The optimised portfolio the manager selects on the
efficient frontier is a book with an expected return
equivalent to that of the initial fund, and a lower
risk forecast. Alternatives include the book with
maximum expected Sharpe ratio, ie., the highest
expected return/risk combination, or one with
higher expected returns, which would absorb the
overlay implementation costs.
As shown in Fig.2 (overleaf), this new optimisation-
enhanced book still reflects the initial stock
convictions. Only seven of the previous longs (lowest
positive scores) now turn into zero-weight positions.
Risk results differ from the original book, with a
lower volatility (18% vs 30%) for an equivalent
expected return. The risk distribution is much more
balanced than before. The long positions now
consume 60% of the risk budget (vs the previous
36%), for 35% attributed to the shorts (vs 64%). The
new overlay basket provides the expected volatility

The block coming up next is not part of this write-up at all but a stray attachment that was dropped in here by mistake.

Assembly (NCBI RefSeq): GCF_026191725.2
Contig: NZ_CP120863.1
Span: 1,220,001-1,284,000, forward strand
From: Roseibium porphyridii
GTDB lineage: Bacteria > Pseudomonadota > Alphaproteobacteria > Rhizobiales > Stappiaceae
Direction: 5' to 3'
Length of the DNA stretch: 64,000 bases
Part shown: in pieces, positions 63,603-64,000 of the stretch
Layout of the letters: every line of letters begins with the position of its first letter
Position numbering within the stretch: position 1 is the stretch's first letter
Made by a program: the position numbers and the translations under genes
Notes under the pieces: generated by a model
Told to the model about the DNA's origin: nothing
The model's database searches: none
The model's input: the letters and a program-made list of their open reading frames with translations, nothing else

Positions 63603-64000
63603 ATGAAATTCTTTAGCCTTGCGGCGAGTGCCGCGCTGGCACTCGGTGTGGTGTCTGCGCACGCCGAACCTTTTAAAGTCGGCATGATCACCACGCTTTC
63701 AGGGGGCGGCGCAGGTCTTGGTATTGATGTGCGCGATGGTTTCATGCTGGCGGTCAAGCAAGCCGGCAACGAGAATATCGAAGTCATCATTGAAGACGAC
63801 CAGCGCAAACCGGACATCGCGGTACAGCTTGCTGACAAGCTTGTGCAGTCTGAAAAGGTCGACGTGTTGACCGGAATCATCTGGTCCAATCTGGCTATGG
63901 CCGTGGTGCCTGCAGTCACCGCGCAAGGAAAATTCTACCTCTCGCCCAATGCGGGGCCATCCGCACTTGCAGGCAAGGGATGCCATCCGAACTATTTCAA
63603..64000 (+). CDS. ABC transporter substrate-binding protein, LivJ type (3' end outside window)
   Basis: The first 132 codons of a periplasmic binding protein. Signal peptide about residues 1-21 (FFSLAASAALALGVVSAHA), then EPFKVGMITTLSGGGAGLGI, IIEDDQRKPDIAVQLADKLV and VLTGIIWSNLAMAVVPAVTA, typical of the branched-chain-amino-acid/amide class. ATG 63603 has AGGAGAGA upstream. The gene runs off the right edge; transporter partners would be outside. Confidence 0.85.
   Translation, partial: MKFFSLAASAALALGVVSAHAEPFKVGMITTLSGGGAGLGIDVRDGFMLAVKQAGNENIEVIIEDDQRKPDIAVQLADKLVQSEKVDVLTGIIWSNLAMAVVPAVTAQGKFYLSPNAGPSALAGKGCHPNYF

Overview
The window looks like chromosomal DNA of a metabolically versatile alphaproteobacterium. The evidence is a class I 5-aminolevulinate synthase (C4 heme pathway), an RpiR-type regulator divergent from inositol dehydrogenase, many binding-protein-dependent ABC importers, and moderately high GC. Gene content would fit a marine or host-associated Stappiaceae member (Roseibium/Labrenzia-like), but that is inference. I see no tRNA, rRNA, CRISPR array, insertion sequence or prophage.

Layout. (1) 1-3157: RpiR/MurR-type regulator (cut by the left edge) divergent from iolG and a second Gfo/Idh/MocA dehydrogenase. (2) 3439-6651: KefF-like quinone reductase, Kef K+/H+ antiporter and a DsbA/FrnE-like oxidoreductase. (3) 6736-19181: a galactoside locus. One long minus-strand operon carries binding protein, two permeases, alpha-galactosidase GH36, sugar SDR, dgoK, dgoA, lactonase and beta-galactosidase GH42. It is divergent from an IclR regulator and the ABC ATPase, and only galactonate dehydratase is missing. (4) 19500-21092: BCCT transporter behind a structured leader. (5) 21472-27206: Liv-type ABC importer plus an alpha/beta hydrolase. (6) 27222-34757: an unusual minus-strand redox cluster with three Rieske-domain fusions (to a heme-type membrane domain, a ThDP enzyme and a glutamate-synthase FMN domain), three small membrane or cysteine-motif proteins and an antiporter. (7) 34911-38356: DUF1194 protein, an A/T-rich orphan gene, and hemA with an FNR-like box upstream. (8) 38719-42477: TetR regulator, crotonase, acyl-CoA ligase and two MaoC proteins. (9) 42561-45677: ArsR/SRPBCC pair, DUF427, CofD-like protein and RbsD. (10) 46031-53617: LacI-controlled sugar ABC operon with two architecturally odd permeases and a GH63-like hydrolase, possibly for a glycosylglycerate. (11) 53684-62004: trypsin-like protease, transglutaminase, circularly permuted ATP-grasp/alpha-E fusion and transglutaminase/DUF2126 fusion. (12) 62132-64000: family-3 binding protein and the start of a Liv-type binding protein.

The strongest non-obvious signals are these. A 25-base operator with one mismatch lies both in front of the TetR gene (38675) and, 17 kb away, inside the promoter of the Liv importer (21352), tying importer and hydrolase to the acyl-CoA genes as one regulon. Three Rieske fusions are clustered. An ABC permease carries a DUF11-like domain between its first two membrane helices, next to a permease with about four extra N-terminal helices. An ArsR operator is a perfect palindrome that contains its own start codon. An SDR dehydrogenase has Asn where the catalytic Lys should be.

dampener to the overall strategy, and takes only 5%
of the total risk budget.
At the stock level, risk contributions from individual
long and short positions have now converged.
Overlay aside, the average risk contribution is 3% (vs
the previous 1.8%) for a long position, and 3.5% (vs
6.3%) for a short one. These new figures are much
more in line with the symmetric scoring model
originally put in place.
Be it through volatility management, or more
consistent portfolio construction, the risk-adjusted
performance of L/S equity portfolios may benefit
from optimisation-assisted enhancements.
Refining the implementation stages
Even those hedge fund managers and prop traders
who resist the idea of segmenting expensive alpha
and cheap beta will find that optimisation tools
are probably already playing a part in the market
implementation of their current strategies.
In times of fierce competition, the ability to identify
the next investment idea (on both longs and shorts)
and convert hypothetical alpha into real profits are
equally important. The